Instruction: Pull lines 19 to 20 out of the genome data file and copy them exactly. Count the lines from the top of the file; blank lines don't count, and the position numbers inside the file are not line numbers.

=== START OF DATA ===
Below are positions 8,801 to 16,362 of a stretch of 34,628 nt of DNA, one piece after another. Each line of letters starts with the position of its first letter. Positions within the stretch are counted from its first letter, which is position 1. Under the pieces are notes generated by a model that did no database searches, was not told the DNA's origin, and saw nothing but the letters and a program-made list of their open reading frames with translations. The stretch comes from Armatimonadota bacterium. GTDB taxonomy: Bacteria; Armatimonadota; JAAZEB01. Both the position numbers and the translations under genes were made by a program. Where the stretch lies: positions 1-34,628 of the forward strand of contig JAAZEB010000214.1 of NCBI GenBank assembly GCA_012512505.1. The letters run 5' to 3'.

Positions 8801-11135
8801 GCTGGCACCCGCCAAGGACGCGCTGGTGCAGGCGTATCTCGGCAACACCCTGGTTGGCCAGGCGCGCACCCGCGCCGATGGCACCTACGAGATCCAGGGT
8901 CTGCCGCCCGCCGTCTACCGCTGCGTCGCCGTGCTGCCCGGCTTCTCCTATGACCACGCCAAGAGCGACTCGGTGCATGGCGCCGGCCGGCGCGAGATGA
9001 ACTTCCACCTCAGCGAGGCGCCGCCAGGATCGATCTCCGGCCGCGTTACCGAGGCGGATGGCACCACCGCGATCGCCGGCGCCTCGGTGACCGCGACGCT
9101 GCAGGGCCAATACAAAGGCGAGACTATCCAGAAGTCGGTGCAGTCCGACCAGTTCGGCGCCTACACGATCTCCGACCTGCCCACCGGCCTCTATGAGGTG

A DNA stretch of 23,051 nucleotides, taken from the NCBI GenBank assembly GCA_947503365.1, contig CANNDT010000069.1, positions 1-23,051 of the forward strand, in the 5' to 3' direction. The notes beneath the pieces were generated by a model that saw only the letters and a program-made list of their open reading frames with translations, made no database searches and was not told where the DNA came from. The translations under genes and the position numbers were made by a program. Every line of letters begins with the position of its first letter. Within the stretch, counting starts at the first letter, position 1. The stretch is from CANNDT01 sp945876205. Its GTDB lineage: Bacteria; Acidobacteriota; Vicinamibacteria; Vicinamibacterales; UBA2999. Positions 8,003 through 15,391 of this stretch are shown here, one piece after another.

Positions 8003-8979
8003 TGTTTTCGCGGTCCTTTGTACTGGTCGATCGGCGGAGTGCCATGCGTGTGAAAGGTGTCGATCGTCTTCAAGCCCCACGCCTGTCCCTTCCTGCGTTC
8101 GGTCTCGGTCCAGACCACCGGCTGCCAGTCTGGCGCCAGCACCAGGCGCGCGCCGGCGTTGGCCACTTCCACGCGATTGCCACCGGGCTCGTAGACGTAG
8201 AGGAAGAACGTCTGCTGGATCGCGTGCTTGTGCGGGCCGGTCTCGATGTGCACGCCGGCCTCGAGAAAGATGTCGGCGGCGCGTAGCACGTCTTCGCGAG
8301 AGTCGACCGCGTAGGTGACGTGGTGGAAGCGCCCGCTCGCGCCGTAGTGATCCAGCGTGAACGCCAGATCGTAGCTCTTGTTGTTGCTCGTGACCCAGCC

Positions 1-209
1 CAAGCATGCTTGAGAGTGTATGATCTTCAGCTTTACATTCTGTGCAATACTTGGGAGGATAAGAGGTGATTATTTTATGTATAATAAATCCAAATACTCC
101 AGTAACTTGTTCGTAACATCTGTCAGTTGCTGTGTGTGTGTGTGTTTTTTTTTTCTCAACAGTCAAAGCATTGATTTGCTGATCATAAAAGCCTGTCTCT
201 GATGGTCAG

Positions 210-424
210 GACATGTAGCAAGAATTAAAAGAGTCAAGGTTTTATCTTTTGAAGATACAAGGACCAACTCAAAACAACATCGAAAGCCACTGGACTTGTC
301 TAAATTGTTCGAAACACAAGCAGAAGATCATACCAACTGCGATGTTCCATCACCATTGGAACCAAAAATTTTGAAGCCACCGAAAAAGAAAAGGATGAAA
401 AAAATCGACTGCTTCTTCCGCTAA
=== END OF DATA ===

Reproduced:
301 TAAATTGTTCGAAACACAAGCAGAAGATCATACCAACTGCGATGTTCCATCACCATTGGAACCAAAAATTTTGAAGCCACCGAAAAAGAAAAGGATGAAA
401 AAAATCGACTGCTTCTTCCGCTAA